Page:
When the retina separates from the deeper layers of the eyeball that normally support and nourish it, the retina is said to be detached. Without this nourishment and support, the retina does not function properly, and this can cause a variety of visual symptoms.
The most common type of retinal detachment starts when a tear or hole develops in the retina, and some of the gel-like substance that fills the inside of the eye (vitreous fluid) leaks through the opening. Eventually, the leaking vitreous fluid gets behind the retina, separating the retina from other layers of the eye. The retinal tear that triggers a retinal detachment is sometimes caused by trauma. More often, it is caused by a change in the gel-like consistency of the vitreous fluid that can occur as a part of aging.
Symptoms of a detached retina may include sudden appearance of dark, semi-transparent, floating shapes in the field of vision, brief, bright flashes of light that may be most noticeable when you move your eyes in the dark, loss of central vision, and loss of peripheral vision (the curtain effect). If any of these symptoms or noticeable changes in your vision occur, please contact your ophthalmologist, a physician who specializes in eye problems, immediately.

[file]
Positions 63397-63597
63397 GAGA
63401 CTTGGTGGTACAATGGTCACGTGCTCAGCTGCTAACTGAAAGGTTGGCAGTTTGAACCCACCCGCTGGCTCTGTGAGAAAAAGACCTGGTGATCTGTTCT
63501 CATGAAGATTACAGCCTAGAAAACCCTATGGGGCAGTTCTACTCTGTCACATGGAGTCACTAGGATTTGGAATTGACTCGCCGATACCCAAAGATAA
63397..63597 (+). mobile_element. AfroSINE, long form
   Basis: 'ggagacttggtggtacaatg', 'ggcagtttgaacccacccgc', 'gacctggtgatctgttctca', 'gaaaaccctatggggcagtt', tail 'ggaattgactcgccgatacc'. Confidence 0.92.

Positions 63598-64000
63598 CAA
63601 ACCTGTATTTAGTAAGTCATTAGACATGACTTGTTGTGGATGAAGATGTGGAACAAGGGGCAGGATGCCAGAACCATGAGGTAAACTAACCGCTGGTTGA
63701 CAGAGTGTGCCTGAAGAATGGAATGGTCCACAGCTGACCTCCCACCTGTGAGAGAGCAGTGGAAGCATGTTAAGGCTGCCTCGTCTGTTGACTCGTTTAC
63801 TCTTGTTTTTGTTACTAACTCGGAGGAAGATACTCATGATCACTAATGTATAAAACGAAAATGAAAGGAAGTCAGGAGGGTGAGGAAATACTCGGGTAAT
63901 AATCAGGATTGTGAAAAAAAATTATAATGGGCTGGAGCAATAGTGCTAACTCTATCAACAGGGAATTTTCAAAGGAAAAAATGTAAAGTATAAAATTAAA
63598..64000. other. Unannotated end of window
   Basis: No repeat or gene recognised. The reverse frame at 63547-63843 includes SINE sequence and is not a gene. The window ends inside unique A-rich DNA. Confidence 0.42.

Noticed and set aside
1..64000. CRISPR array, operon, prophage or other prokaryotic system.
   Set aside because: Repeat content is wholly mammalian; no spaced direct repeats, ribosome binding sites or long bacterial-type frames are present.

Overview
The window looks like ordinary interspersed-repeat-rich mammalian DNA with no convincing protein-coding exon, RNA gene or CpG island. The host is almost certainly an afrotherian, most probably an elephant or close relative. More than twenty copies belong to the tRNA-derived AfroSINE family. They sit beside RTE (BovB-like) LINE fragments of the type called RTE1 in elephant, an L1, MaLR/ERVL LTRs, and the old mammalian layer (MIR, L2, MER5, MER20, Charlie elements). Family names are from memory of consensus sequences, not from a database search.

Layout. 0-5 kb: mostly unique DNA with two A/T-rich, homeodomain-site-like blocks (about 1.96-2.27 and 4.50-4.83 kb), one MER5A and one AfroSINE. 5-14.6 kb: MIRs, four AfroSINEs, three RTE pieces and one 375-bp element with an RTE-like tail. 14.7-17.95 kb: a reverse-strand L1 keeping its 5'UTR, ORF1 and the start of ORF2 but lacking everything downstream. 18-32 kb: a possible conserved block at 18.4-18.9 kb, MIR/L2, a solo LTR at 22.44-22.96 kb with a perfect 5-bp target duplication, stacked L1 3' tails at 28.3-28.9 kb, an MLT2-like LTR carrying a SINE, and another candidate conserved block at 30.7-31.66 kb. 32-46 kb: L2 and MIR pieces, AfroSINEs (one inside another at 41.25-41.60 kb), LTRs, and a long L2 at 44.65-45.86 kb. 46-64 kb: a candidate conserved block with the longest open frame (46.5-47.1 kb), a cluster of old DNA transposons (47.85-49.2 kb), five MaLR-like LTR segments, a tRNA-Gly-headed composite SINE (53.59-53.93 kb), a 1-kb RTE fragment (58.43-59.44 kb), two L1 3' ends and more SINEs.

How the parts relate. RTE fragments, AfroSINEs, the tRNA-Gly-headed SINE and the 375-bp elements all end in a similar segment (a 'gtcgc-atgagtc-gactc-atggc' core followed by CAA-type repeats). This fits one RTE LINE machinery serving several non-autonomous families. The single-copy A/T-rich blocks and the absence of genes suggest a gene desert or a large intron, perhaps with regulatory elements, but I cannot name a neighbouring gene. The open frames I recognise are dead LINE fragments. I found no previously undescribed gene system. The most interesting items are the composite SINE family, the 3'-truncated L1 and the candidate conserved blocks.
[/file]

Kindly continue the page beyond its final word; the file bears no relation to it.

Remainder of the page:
During a retinal examination, the doctor will check for retinal tears and areas of detachment by using a special hand-held ophthalmoscope (a lighted instrument for looking inside the eye) or a slit lamp. If necessary, your doctor will do more tests to determine the extent of your visual field loss.
There are certain groups who have an unusually high risk of developing this problem; including, people who have had cataract surgery, severely nearsighted people, and people who have had blunt trauma to the eye or penetrating eye injuries.
If you have a detached retina that is causing symptoms, you should be treated by an ophthalmologist, a physician who specializes in eye problems, immediately. Several techniques are available to repair retinal tears and to eliminate the area of separation behind the detached retina. Some options include scleral buckling, cryotherapy, laser photo-coagulation, pneumopexy, and vitrectomy.
Most retinal detachments are age related, and cannot be prevented. If you are middle-aged or older, you may be able to identify eye problems in their early stages by scheduling an eye examination with an ophthalmologist every one to two years.
This document is provided for informational purposes only. Please consult an eye care professional about symptoms that may require medical attention and may or may not be covered by your medical plan and/or routine vision plan.
Sources: American Academy of Ophthalmology (AAO) - www.aao.org